Hard work leads to bright future for Kenyan children

17:10, November 11, 2009      

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"Securing a chance in one of Kenya's most famous schools demands hard work, determination and focus," said Mike Kinoni, a grade-three student at Mang'u High School.

Joining Mang'u High School was Mike's childhood dream. But securing the golden chance to pursue his secondary education there did not come on a silver platter.

Mang'u High School, one of the most famous schools situated on the outskirts of Nairobi, was founded in 1925 by the Holy Ghost Fathers at Kabaa in Machakos district, but later moved to its current site along the Thika-Nairobi Highway in 1972, in a bid to create room for the country's aviation program.

Joining Mang'u High, one of the top 10 schools in Kenya, is quite competitive and only students who perform best in the national primary examination, the Kenya Certificate of Primary Education (KCPE) are admitted.

When the results were released showing that he had attained marks to secure him a place at Mang'u High, the only high school offering classes in aviation, Mike could not hide his joy since he finally secured the chance to fulfill his dream of becoming a pilot.

Apart from studies, Mike enjoys playing rugby, a game that has made the school famous since it delivered some of the best player sto the national team.

The boy said he was quite thankful to the dedicated teachers who are always at hand to help students and to the high standards of discipline, without which he would be a "spoilt child."

Peter Kinoni, Mike's father, echoed his son's sentiments, saying "I am glad that since my son joined Mang'u I have never been called to school to address issues of indiscipline."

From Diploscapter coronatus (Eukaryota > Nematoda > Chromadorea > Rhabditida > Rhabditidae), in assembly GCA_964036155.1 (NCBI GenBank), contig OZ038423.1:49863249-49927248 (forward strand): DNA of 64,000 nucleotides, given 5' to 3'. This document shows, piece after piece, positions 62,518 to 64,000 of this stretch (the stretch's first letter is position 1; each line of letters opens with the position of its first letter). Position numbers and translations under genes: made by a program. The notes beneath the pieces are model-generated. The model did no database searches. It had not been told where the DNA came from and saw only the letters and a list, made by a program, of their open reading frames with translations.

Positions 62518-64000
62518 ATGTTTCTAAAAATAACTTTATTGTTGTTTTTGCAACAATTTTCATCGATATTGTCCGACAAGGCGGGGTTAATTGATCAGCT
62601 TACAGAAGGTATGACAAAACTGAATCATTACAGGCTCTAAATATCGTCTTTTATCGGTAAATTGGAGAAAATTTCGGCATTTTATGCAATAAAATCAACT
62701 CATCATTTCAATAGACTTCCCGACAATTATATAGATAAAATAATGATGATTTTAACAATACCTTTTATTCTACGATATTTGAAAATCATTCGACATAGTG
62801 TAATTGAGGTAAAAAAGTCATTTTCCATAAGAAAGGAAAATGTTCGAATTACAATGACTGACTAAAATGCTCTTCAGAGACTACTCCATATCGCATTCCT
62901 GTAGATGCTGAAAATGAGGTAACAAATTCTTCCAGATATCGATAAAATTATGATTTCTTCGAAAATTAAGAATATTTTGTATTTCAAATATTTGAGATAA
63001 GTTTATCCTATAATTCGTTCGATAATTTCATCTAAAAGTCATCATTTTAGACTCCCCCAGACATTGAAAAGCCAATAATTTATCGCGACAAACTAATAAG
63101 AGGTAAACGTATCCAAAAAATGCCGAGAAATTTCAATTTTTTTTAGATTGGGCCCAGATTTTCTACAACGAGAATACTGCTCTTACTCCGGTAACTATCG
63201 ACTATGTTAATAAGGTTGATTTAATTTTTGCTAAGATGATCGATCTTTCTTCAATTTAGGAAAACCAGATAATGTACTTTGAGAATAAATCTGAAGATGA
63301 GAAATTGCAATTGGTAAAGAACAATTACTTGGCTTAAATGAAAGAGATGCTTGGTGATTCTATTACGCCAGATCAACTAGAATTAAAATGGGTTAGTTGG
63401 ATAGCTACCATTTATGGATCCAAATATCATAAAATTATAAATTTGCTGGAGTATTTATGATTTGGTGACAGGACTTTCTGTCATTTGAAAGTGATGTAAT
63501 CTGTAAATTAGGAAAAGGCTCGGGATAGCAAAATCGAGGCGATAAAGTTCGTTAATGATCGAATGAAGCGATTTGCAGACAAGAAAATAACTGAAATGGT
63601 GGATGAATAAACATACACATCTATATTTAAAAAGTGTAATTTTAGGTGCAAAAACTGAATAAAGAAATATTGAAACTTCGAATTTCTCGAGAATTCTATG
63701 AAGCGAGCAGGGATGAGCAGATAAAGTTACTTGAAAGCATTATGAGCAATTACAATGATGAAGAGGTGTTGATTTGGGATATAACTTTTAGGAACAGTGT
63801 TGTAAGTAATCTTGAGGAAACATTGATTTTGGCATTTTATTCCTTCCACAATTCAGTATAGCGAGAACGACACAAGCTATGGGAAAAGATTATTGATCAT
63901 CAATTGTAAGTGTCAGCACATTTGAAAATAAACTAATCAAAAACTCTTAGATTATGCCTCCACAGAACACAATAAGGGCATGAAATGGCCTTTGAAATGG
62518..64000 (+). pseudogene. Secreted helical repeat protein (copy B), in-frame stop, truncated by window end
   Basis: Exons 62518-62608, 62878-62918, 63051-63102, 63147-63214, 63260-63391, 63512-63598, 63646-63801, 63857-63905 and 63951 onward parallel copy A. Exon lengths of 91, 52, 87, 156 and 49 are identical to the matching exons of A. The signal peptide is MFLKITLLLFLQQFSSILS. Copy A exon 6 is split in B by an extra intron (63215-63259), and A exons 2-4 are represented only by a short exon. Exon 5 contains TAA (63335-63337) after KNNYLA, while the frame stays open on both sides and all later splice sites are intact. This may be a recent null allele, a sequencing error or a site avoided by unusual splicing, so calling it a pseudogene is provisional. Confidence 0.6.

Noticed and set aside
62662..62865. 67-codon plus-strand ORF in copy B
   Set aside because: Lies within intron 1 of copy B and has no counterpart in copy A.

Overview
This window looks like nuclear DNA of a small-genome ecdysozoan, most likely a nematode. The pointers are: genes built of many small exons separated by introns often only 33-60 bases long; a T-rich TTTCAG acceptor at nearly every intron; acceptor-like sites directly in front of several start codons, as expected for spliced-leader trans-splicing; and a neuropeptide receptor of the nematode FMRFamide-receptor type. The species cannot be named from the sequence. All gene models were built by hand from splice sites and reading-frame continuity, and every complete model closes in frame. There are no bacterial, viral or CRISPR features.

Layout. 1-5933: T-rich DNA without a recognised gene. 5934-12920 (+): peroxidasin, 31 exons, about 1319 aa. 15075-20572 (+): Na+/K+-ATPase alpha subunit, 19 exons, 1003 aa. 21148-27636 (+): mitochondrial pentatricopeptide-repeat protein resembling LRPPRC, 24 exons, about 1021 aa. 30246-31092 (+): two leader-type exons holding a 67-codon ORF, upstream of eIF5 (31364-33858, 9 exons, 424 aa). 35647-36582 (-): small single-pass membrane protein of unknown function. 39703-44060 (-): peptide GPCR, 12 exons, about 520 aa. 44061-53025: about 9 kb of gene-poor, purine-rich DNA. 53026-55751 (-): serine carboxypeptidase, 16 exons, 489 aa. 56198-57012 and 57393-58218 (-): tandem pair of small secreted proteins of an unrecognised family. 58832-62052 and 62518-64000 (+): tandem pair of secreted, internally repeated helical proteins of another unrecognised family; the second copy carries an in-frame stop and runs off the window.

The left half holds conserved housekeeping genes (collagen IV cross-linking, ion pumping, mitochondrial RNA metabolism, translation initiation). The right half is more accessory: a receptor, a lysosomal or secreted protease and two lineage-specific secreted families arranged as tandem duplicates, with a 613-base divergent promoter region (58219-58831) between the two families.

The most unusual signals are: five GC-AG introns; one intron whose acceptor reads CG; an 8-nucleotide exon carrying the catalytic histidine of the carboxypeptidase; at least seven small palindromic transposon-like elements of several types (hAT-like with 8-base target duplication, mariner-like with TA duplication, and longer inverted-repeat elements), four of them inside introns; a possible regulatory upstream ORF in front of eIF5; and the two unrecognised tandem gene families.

While many parents relegate parental duties to teachers, Kinoni makes sure that he has time to be with his son to ensure his progress, which, according to the father, has greatly helped build confidence in Mike.

Among the Mang'u High alumni are Kenyan President Mwai Kibaki, his long-time ally Environment Minister John Michuki, Internal Security minister George Saitoti, former Vice President Moody Awori and retired Catholic Church archbishop Nding'i Mwana Nzeki.

As for famous people coming from famous schools, Patrick Mutuku, father of Jimmy Mutuku, a student in another well-known Nairobi School, said "it is not always the case, ..., it is hard work that pays."

The school was started by the colonial government and has maintained high academic standards.

The father's opinion was agreed by Jimmy's English teacher. "I have seen many failures due to the assumption that attending a great school guarantees one success. They failed to understand that being in a good school will not earn one an automatic ticket to university, they have to work hard, too," he said.

Source: Xinhua
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